SLEEP - why it’s so important to think about sleep. Lack of sleep can affect healing. How can you get more sleep?

We all know sleep is important. It aids in concentration, efficiency, mood and  helps us

function at our best but it also has a massive influence on our bodies healing potential. We

all know how good we feel after a couple of nights of good sleep and how that impacts so

many aspects of our lives. 

Different people need different amounts of sleep a night, the average for adults is 8.25hrs.

The demands for sleep will differ depending on age, physical activity and individual


We can’t control sleep so what can we control?

Sleep is something we can not force or control but we can influence the environment around

us and ourselves to set up the best conditions for sleep. 

Sleep problems can be caused by bad habits over many, many years. Sleep hygiene

describes habits which can help you to get a good night’s sleep. 

Ways to help you get a better night’s sleep. 

 Work with and listen to your own body clock 

o A lot of physiological processes run on a timeline and sleep is the same. Get

up at the same time every day, get into a routine, go to sleep when your body

says your tired, don’t just ignore it. Get some morning sunshine exposure to

help set your body clock.

 Make your sleeping environment comfortable

o Have your bedroom at a good temperature, dark enough, minimal noise (use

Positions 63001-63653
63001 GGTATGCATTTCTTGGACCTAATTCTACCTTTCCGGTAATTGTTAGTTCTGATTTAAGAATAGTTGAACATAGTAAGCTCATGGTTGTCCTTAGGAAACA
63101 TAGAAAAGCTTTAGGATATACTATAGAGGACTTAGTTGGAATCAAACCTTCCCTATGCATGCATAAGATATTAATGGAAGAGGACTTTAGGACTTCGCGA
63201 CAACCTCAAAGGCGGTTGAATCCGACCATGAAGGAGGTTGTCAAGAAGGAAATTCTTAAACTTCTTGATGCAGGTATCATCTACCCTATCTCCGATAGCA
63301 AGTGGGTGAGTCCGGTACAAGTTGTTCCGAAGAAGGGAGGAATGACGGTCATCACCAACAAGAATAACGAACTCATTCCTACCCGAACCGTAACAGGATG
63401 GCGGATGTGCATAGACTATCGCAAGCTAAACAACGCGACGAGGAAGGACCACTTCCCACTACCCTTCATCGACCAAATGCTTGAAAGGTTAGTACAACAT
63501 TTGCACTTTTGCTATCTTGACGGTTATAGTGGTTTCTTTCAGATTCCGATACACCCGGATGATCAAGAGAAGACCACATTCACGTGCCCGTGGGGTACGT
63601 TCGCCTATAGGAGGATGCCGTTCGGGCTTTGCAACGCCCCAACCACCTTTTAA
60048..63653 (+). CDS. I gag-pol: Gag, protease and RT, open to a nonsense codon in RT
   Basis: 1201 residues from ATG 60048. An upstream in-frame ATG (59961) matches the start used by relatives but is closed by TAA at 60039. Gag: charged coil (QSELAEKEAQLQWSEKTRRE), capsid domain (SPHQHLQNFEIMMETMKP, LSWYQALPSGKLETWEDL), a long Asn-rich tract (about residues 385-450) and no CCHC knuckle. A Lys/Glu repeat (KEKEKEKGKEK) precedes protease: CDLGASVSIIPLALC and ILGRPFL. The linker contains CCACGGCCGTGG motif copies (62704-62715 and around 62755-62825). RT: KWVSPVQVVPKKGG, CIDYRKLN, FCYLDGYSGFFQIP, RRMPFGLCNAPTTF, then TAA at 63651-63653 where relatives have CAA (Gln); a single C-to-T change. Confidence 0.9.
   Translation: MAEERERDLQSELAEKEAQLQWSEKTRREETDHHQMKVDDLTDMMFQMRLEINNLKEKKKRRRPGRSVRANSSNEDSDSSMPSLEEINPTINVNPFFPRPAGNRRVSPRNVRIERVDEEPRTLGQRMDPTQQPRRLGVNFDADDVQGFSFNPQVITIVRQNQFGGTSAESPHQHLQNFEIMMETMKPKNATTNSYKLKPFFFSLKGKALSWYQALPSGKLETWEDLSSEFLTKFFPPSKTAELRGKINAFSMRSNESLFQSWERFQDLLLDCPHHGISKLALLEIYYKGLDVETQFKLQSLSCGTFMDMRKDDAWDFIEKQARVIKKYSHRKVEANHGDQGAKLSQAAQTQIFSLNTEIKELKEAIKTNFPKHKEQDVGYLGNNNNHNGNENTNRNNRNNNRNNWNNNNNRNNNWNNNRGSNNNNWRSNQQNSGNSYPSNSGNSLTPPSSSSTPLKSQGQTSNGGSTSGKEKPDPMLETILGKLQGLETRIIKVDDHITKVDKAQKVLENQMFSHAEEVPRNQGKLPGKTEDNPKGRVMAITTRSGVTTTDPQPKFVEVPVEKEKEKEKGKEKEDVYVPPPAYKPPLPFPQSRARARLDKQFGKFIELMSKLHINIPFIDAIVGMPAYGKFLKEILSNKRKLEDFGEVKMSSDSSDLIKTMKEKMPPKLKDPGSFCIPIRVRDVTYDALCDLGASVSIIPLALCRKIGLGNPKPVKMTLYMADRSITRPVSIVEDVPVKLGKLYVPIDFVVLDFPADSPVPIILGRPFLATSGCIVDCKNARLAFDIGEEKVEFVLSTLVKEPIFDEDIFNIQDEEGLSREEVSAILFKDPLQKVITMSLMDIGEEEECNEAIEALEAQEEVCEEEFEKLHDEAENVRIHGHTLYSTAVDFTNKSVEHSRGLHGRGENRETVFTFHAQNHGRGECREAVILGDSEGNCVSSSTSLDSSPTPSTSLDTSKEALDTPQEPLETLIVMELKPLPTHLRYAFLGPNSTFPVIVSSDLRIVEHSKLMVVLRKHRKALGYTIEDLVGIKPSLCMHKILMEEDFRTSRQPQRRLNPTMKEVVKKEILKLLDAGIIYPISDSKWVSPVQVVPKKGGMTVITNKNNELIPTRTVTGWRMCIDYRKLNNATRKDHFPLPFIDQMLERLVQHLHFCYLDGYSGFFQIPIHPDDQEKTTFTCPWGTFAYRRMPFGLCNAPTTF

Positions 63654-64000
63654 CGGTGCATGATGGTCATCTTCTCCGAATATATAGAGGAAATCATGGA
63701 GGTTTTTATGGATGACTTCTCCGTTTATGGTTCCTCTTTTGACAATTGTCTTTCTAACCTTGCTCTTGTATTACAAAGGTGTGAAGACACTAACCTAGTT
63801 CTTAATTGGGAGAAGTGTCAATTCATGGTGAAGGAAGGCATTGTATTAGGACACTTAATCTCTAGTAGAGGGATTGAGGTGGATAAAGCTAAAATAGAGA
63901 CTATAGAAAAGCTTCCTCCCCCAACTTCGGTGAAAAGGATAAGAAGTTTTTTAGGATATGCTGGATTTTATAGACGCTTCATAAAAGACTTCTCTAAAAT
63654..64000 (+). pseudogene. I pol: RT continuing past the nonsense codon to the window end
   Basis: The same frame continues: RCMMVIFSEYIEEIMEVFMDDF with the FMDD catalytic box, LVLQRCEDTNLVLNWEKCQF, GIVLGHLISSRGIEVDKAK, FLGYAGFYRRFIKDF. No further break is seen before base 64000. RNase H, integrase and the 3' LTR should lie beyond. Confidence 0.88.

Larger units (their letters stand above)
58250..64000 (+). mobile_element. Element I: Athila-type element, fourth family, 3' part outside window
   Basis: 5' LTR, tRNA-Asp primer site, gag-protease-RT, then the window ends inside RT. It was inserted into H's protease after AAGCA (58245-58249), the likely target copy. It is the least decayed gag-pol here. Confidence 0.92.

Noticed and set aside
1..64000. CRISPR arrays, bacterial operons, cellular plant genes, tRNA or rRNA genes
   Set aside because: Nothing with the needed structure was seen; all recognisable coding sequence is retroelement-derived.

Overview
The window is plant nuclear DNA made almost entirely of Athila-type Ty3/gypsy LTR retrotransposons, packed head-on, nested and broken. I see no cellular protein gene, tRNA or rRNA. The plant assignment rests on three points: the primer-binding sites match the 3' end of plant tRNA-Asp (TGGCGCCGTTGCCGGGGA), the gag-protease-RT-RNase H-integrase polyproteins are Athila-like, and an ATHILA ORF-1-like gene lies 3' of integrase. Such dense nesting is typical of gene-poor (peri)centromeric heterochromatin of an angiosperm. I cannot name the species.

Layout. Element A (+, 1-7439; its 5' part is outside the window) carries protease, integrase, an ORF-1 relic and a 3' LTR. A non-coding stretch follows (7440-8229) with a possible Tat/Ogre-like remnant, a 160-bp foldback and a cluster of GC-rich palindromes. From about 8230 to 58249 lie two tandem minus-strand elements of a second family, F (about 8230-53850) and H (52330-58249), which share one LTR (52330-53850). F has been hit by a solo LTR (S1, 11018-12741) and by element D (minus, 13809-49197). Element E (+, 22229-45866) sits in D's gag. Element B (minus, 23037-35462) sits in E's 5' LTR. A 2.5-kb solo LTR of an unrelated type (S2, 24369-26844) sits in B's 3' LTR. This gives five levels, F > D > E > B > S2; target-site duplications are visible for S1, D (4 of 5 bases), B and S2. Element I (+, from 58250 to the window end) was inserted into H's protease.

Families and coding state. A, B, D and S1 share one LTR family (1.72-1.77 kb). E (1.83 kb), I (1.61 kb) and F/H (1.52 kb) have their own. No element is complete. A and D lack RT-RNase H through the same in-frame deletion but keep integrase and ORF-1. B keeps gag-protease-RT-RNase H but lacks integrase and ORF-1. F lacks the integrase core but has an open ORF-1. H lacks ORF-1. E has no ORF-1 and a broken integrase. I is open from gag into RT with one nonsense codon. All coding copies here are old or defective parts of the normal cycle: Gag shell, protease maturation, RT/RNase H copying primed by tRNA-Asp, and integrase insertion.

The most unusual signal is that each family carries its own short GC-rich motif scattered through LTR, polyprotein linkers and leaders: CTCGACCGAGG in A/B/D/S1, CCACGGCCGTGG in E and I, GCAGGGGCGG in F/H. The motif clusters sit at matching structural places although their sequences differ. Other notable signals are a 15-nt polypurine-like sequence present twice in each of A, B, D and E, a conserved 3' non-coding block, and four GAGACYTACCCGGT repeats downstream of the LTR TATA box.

ear plugs if needed) and try and use your bedroom only for sleeping. Try not

to talk to friends, watch Tv or any brain stimulating activities that will cause an

association between activity and the bedroom.

 Avoid smoking, sleeping pills, coffee and alcohol before bed

o Nicotine contained in cigarettes is a stimulant and can accelerate heart rate

and blood pressure and delay sleep. Alcohol can help some to feel relaxed

and doze off to sleep but it can interfere with the rhythm of sleep patterns and

also wake you up when needing to pee. Sleeping pills should only be used

under medical advice and for temporary assistance sleeping, after long term

use it can make it harder to fall asleep naturally. Avoiding energising

caffeinated drinks such as tea and coffee may help wind down at the end of

the day. 

 Relax your mind before bed

o If you are a worrier, try scheduling some worry time a while before bed and

then try not to worry outside of that time. 

o Try some relaxation exercises before bed, use some mindfulness before bed

 Exercise regularly but not within 2 hours before bed

 Don’t take afternoon naps

 Don’t watch the time tick by on the clock 

o Turn the clock around so you are not distracted by the time or focus on how

long it’s taking you to get to sleep

 If you can’t fall asleep within a reasonable amount of time, get up and do something with low stimulation and then get back into bed and try again

 Have a supportive bed and pillow

You cannot force sleep and we cannot control it but we can make the right conditions for

sleep both in our surrounding environment and with ourselves. 

You can get support from others to help with getting that shut eye 

If there are certain things always on your mind a GP or psychologist may be able to give you

those tools to manage the stresses which are keeping you awake. 

At Osteo for families we have seen many people who struggle to fall asleep as they are

uncomfortable or have an injury and have to adapt their sleeping posture. An osteopath may

offer ways to adjust your bed using towels or pillows to support you as you sleep or may

offer advice on pillows and beds that will support you. 

Book online and make that one less thing on

your list to worry about.

Key notes

Written by Mariella Berry

Carly BroadbentGeneral Osteo